This Interlocking Handblown Glassware Emulates Somatic Connection

Brooklyn glassmaking studio KEEP devises colorful drinkware that combines the intimate process of glassblowing with our need for social connection.

Cupples by KEEP

While most of the world has been in lockdown since March, Susan Spiranovich and Adam Holtzinger, founders of Brooklyn glassmaking studio KEEP, devised a new way to continue working without a physical space. “We needed to not only keep our minds busy, but give ourselves something to look forward to when we could regather in the studio,” says Spiranovich. To establish a sense of collaboration, KEEP worked remotely with fellow Urban Glass fabricator, Anders Rydstedt, on a platform, called Re:Gather, that combines the intimate process of glassblowing with our inherent need for social connection. Lending itself to the obvious connotation, the name also references the act of “gathering” molten glass at the end of a blowpipe. 

“We wanted to create something hopeful, optimistic, and representative of social connection,” says Spiranovich. This emotional hankering led to Cupples, a pair of interlocking glasses with a Gestalt-like composition: one features an inverted central band, while the other is equipped with a concave loop (both double as ergonomic grips). Offered in five colors, including aqua, amber, and blush, the first product is made and shipped from the artesian’s Brooklyn studio.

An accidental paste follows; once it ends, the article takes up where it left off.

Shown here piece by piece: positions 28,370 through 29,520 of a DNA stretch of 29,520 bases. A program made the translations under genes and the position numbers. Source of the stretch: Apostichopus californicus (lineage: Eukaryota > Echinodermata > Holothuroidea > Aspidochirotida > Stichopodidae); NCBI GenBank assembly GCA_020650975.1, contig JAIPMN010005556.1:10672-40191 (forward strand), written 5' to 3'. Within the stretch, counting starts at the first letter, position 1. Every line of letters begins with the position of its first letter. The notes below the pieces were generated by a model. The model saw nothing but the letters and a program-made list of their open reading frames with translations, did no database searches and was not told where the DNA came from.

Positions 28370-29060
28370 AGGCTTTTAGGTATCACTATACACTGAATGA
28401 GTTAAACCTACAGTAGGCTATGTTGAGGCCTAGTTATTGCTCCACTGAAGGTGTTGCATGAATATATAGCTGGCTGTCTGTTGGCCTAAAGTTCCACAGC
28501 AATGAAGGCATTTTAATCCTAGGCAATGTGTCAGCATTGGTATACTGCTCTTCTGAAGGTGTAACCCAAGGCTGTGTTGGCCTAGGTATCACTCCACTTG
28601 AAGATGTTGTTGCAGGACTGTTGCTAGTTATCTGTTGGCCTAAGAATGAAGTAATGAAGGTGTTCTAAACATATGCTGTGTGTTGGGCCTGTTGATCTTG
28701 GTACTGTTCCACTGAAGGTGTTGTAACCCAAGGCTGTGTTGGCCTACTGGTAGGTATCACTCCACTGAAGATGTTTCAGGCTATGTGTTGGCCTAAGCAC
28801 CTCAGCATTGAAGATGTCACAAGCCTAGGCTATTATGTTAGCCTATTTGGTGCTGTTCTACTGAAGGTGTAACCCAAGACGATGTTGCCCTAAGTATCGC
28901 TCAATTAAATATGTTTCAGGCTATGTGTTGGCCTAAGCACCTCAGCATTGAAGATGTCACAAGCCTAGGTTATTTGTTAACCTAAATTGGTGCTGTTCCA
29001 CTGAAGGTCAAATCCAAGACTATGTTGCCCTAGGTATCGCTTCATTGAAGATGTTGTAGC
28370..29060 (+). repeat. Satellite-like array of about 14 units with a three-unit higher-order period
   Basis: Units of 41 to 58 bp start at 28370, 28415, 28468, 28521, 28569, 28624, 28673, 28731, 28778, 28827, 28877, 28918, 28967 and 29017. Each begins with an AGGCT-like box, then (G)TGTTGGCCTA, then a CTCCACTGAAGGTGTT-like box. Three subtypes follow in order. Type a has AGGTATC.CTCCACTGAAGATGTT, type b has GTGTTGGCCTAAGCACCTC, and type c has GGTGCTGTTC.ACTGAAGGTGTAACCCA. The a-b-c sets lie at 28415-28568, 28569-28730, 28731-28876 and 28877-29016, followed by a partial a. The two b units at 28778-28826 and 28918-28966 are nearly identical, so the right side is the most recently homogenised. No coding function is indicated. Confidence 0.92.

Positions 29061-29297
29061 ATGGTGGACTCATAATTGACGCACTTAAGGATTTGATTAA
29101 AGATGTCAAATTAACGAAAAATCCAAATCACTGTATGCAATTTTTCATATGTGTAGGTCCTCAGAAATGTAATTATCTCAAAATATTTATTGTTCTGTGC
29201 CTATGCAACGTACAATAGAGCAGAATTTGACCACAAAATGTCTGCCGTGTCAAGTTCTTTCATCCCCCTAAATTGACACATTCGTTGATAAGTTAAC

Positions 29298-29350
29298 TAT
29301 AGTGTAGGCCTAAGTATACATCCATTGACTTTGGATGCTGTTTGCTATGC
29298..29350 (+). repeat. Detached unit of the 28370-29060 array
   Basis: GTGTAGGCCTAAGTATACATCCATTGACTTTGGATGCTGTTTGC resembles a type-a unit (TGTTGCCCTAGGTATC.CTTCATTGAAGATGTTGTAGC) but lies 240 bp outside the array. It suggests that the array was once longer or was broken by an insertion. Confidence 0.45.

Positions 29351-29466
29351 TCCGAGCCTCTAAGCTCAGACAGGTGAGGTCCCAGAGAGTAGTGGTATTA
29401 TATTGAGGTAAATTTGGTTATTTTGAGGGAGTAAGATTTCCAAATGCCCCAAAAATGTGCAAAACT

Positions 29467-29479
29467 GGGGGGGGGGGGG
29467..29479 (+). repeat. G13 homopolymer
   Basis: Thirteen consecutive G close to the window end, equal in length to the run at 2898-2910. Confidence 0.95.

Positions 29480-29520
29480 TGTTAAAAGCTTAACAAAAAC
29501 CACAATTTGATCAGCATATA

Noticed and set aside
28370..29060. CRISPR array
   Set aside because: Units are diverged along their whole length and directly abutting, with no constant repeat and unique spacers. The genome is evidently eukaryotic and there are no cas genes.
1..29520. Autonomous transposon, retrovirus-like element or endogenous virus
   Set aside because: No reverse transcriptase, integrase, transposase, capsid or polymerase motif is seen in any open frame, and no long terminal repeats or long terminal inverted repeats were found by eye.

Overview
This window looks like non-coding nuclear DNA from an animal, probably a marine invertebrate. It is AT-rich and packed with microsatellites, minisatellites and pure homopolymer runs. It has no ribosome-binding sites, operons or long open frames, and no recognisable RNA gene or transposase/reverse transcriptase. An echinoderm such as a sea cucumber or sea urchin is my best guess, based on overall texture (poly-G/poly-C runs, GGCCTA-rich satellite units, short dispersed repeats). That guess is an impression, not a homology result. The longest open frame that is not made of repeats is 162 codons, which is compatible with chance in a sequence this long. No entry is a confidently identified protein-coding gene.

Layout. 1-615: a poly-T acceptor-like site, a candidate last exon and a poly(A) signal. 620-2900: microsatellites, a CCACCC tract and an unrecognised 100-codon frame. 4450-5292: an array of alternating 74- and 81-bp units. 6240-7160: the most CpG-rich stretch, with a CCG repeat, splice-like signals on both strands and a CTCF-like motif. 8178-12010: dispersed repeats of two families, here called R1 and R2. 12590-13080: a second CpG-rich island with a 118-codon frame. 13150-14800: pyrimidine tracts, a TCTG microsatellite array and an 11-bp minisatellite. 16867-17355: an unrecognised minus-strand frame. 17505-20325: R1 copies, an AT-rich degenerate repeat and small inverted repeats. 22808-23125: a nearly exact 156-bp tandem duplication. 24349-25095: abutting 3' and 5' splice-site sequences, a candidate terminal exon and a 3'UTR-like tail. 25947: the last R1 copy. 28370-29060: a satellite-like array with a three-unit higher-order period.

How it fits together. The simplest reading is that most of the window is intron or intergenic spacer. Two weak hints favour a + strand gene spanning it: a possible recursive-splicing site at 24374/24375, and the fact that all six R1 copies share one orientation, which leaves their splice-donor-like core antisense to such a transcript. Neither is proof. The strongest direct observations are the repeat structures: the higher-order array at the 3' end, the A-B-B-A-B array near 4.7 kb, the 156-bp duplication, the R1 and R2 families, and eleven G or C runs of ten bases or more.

All objects are handmade to order, thus slight variations in size and colors may occur

Instead of producing a glass prototype at the studio, the team utilized 3D prints that could be made remotely—a necessary component to the design process, says Spiranovich. “No matter how many times you draw it on the computer, you always need to create an actual prototype.” 

By nature, glassblowing is an intimate process—often blow pipes and hand tools are shared and require close proximity. Rather than working with a more extensive team typically used to create larger pieces, the object was designed to be made with a two-person team. Now that she’s figured out how to safely blow glass again while wearing a mask, Spiranovich has her sights set firmly on the future: “it’s really nice to create something positive out of a difficult time and to be creative in new ways,” she says “This is a platform for more meaningful designs to come.”

An interlocking design evokes the human embrace

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